13. A system of'color television which comprises scanning means for producing a plurality oi' independent series of signals each representative of one oi' a plurality of predetermined primary colors of an object whose image is to be reproduced, means to produce an independent series of signals representative of a key image of the object whose image `is to be reproduced, and distributor means for cyclically transmitting all of image oi' the object so as to produce from the rality of series of signals each representative of scanning means an independent series of signals representative of a key image of the object whose image is to be reproduced, and distributor means for cyclically transmitting all of the produced series of signals.

15. A system oi.' color television winch comprises scanning means for sequentially producing independent series of signals individually representa.- tive of diil'erent ones of selected primarycolors of an object whose image is to be reproduced,

co-operating filter means for analyzing an opticalimage to produce a plurality of independent series of signals representing in sequence predetermined primary colors of the image, means to produce from the scanning device, following a predetermined number of series of signals representative of primary colors, an independent series of signals representative `of the intrinsic brilliance of all colors of the image, and means for combining all of the produced series of signals for energizing a transmission line sequentially by the independent 'series of produced signal energy.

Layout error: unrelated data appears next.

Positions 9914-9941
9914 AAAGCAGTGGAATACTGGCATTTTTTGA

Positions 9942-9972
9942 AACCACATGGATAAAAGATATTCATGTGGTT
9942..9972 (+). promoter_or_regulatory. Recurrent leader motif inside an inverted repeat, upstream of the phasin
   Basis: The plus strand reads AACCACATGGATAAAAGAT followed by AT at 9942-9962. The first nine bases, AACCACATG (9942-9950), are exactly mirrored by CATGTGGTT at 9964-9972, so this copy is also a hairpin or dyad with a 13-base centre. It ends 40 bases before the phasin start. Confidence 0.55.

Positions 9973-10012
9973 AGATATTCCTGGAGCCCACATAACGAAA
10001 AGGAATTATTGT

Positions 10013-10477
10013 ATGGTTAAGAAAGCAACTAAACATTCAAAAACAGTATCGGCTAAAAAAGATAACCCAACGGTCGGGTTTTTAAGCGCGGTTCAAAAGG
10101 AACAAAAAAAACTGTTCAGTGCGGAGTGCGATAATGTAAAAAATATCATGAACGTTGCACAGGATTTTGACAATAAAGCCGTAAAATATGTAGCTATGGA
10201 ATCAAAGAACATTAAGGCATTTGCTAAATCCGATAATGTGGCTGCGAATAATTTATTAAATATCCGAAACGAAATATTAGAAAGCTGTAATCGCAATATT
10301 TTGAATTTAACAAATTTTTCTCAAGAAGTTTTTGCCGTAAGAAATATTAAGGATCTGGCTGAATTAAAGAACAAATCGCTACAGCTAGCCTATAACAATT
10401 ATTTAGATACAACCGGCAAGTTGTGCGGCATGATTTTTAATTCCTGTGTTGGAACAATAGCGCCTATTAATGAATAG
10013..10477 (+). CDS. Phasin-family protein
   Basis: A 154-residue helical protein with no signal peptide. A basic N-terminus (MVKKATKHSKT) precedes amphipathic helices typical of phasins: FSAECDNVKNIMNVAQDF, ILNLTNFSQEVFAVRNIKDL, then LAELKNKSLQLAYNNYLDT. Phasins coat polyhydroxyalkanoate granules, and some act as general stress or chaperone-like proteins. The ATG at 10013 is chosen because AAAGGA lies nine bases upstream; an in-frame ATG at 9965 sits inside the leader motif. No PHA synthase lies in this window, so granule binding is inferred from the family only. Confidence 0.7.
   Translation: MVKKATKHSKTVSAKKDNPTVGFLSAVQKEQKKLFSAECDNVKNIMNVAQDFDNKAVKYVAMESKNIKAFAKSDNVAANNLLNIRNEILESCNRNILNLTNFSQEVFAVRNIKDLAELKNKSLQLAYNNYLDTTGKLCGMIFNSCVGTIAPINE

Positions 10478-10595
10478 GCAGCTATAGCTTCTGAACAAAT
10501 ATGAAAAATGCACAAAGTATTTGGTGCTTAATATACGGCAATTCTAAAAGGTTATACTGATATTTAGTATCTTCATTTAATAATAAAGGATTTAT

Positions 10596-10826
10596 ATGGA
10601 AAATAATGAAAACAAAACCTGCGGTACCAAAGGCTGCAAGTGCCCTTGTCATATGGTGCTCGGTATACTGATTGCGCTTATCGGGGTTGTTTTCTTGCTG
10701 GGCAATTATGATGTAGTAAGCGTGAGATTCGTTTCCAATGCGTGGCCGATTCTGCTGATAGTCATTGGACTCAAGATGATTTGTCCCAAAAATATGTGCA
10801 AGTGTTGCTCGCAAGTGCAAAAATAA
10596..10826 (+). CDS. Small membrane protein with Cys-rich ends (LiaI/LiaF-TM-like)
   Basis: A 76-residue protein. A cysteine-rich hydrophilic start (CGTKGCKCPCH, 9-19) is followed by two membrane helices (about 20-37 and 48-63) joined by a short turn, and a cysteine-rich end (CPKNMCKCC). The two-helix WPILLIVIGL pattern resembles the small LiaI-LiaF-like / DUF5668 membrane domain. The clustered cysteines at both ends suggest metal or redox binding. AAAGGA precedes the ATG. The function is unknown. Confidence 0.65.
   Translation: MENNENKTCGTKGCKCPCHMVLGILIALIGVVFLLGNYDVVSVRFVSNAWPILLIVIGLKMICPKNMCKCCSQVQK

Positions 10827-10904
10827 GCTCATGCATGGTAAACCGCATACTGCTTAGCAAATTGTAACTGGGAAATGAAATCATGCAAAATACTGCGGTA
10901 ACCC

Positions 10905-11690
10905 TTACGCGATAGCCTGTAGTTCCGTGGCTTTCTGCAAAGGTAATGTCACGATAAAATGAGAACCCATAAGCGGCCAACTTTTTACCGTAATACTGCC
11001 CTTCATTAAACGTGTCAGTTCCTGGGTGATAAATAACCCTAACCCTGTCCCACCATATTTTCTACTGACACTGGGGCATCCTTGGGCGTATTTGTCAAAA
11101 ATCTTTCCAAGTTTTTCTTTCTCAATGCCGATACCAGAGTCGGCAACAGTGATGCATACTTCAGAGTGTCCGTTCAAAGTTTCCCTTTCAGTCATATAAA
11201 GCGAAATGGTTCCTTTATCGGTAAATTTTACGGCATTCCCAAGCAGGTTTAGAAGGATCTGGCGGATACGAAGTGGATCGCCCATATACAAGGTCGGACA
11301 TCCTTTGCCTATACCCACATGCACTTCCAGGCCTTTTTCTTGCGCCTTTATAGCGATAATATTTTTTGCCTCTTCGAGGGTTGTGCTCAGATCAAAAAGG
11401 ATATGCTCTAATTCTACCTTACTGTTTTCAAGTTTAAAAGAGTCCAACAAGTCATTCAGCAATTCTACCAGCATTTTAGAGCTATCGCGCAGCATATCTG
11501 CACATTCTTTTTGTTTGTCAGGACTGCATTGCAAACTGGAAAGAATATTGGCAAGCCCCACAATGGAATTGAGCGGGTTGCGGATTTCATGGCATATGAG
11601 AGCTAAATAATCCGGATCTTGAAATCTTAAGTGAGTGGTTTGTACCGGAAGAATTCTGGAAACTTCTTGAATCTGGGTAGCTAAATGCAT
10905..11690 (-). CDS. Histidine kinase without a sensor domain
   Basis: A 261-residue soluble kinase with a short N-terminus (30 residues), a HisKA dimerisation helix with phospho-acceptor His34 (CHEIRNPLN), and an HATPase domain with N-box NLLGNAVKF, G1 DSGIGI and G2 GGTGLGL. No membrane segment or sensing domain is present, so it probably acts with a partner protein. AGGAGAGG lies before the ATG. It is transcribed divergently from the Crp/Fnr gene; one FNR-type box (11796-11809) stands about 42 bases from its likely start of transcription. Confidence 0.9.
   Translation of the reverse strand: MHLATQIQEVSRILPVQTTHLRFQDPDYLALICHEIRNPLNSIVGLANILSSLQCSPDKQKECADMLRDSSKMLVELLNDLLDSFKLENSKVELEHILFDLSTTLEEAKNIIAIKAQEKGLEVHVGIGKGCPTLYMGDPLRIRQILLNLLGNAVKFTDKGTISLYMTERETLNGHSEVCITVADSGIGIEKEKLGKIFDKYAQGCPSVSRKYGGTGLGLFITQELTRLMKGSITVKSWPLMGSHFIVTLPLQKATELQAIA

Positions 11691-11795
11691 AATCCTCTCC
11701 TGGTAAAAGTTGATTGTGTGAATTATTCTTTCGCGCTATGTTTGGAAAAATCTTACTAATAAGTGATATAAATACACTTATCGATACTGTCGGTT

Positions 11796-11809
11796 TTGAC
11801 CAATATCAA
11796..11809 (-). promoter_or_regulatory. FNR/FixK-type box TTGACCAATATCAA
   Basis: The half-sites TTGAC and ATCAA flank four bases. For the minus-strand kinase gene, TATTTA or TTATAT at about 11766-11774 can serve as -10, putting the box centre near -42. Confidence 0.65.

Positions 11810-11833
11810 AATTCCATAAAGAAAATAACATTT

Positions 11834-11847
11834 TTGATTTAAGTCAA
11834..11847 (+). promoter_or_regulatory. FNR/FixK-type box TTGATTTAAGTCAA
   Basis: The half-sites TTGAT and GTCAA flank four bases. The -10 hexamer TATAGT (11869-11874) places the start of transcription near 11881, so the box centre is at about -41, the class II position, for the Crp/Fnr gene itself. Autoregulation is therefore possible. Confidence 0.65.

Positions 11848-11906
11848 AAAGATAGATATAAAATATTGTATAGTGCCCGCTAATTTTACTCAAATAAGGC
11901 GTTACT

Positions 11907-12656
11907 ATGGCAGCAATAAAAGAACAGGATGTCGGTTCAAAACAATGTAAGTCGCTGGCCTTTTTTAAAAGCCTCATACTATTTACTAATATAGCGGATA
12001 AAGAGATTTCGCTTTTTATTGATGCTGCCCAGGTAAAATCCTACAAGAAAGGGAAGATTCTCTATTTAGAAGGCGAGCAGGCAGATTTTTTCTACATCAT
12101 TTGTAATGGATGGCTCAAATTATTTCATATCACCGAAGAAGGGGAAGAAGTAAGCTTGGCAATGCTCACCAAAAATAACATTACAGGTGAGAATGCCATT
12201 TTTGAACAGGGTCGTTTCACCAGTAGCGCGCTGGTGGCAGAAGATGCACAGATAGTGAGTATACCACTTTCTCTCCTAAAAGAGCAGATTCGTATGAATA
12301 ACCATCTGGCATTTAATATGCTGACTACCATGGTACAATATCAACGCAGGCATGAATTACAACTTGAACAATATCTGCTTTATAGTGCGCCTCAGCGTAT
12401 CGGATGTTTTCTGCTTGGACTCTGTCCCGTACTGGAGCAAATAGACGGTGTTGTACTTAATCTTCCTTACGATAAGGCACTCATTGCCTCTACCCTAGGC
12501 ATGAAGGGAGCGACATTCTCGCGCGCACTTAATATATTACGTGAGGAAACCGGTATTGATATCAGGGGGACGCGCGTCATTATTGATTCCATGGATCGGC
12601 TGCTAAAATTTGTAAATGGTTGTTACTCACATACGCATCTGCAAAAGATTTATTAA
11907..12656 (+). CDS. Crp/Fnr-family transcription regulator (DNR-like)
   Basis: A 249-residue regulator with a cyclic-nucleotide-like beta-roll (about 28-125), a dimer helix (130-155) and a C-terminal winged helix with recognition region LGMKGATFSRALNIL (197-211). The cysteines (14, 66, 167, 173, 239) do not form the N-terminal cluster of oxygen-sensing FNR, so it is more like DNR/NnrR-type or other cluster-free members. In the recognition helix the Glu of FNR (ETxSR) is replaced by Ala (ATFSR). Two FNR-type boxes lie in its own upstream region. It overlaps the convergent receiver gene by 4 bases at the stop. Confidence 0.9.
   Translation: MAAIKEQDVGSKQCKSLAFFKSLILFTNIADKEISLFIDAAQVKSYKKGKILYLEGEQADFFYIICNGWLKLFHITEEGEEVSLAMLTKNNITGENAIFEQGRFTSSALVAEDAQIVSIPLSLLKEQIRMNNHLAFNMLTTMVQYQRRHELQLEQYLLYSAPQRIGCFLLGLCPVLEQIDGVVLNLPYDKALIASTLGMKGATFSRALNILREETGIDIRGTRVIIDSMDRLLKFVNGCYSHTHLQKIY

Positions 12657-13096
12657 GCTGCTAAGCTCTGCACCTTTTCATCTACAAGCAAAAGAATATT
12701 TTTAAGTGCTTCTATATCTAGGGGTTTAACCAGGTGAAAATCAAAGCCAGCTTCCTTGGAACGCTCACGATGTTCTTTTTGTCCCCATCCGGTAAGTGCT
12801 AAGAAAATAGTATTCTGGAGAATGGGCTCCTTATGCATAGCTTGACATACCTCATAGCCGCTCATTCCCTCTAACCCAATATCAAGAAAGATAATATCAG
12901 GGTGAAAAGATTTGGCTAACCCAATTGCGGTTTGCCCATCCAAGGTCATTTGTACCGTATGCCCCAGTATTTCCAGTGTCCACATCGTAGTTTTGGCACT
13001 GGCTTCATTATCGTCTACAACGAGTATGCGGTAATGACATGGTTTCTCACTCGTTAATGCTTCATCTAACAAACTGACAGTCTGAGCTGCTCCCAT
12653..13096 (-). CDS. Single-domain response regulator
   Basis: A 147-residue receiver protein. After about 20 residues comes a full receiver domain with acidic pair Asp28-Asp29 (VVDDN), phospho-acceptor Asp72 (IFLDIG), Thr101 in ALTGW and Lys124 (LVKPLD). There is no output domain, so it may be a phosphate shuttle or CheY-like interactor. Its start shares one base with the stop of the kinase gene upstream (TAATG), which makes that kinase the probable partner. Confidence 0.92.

17. In a color television system, a camera tube, an optical filter for revealing light of different primary colors sequentially to the tube, said camera tube providing a means for analyzing an optical image to produce a plurality of independent series of signals representing in sequence predetermined primary colors of the image, means to produce from the camera tube, following a. predetermined number of series of signals representative of primary colors, an independent series of signals representative of the intrinsic brilliance` of all colors of the image, and means for combining all of the produced series of signals for energizing a transmission line sequentially by the independent series of produced signal energy.